* Watchdog: Control audit problems high and growing
* Problems found at eight biggest audit firms
* Audit problems involve primary bulwark against fraud
By Dena Aubin
NEW YORK, Dec 10 The biggest U.S. audit firms
are failing to properly test some companies' financial controls,
one of the main bulwarks against fraud, an audit watchdog group
said on Monday.
In a broad review of the "Big Four" and second-tier audit
firms, the Public Company Accounting Oversight Board said
problems are numerous and growing in audits of companies'
internal controls - the main method used to keep accurate books.
Tests of internal controls were among the requirements of
the 2002 Sarbanes-Oxley Act, which Congress passed to curb
abuses after accounting scandals at Enron Corp and other
companies. The Act created the PCAOB to oversee audit firms.
Controls can range from such simple procedures as checking
purchase orders and invoices before making payments, to proper
security procedures for computers, such as passwords and
Audit firms are required to test controls that could have an
impact on financial statements and attest that the safeguards
are adequate, but in many cases the companies in which the
auditors gave passing grades, the PCAOB found there was
insufficient evidence to support that opinion.
Internal control checks were deficient in 22 percent of
audits inspected in 2011, up from 15 percent in 2010, the PCAOB
said. But, it said 2011 inspection reports have yet to be
Audits of internal controls have improved financial
reporting overall, but "the trend is going in the wrong
direction," PCAOB board member Jeanette Franzel told reporters.
The PCAOB looked at internal control checks by the "Big
Four" audit firms - Deloitte & Touche, Ernst & Young
, KPMG and PricewaterhouseCoopers -
plus second-tier firms BDO Seidman, Grant Thornton, Crowe
Horwath and McGladrey.
The firms either did not immediately respond to calls from
Reuters seeking comment or referred questions to the Center for
Audit Quality (CAQ), which represents audit firms.
The growing audit deficiencies do not mean that companies'
controls were inadequate, just that auditors were not properly
checking them, said board member Jay Hanson. He discounted
complaints by auditors that PCAOB inspectors had become too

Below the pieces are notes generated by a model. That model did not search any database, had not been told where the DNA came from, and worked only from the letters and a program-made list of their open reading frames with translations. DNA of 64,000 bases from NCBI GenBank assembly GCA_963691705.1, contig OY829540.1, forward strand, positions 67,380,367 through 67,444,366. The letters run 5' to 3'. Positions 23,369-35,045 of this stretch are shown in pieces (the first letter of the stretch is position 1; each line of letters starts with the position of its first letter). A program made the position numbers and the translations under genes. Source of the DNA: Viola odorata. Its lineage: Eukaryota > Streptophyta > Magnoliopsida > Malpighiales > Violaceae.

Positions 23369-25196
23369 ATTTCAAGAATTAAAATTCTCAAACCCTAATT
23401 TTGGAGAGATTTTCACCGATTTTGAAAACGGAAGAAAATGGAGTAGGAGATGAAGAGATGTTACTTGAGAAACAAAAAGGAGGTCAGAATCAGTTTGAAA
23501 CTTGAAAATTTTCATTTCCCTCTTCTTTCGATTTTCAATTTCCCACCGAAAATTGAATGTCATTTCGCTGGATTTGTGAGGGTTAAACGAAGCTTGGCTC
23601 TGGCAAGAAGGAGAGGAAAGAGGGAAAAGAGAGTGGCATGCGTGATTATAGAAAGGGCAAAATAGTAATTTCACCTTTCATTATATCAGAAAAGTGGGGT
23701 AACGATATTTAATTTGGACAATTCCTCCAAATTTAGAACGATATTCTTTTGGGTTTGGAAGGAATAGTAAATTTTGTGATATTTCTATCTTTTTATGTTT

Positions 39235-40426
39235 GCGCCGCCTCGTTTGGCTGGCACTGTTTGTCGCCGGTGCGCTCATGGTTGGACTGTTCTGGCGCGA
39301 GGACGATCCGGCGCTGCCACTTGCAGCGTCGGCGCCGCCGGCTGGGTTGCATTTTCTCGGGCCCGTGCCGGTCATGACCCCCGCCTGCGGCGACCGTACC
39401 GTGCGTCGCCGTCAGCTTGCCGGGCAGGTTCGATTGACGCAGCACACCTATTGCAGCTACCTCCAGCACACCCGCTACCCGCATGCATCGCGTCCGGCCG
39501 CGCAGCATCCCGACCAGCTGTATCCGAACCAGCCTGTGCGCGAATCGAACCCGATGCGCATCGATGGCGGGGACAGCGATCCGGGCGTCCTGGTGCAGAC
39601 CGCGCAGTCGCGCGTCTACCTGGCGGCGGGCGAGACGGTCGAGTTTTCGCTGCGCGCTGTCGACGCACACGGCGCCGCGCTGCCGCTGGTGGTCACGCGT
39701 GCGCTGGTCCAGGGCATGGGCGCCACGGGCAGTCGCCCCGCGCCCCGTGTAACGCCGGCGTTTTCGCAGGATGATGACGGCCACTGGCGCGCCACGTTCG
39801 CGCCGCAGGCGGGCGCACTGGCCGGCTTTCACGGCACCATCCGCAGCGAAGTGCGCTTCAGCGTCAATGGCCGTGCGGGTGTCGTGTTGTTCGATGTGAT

"We are not by any stretch requiring busy work," he said. In
some cases, auditors were not doing things required by their own
firms' policies, he said.
CAQ Executive Director Cindy Fornelli said in a statement
that the firms realized they need to improve and "devoted
significant additional resources" to that area over the past
Internal control lapses figured in high-profile accounting
problems at a number of companies in recent years, including:
Diamond Foods and MF Global.
The main areas where controls were not properly tested were
revenue, inventory, fair value of financial instruments, and
valuation of pension plan assets, the PCAOB said. Revenue is the
leading source of financial fraud.
When internal controls are unchecked, companies can more
easily cover up improper accounting, the PCAOB said.
The internal controls audit was one of the most
controversial parts of Sarbanes-Oxley and sparked complaints
from businesses that it would drive up audit costs.
In response, the PCAOB in 2007 issued a new standard urging
auditors to be more selective in how they reviewed controls. The
standard allowed auditors to scale back internal control tests
based on risk and rely more on broad, company-wide controls
rather than test specific procedures.
Workload pressures may be contributing to the problems with
control tests, the PCAOB said. In some cases where control
audits were deficient, the PCAOB found that the audit firm had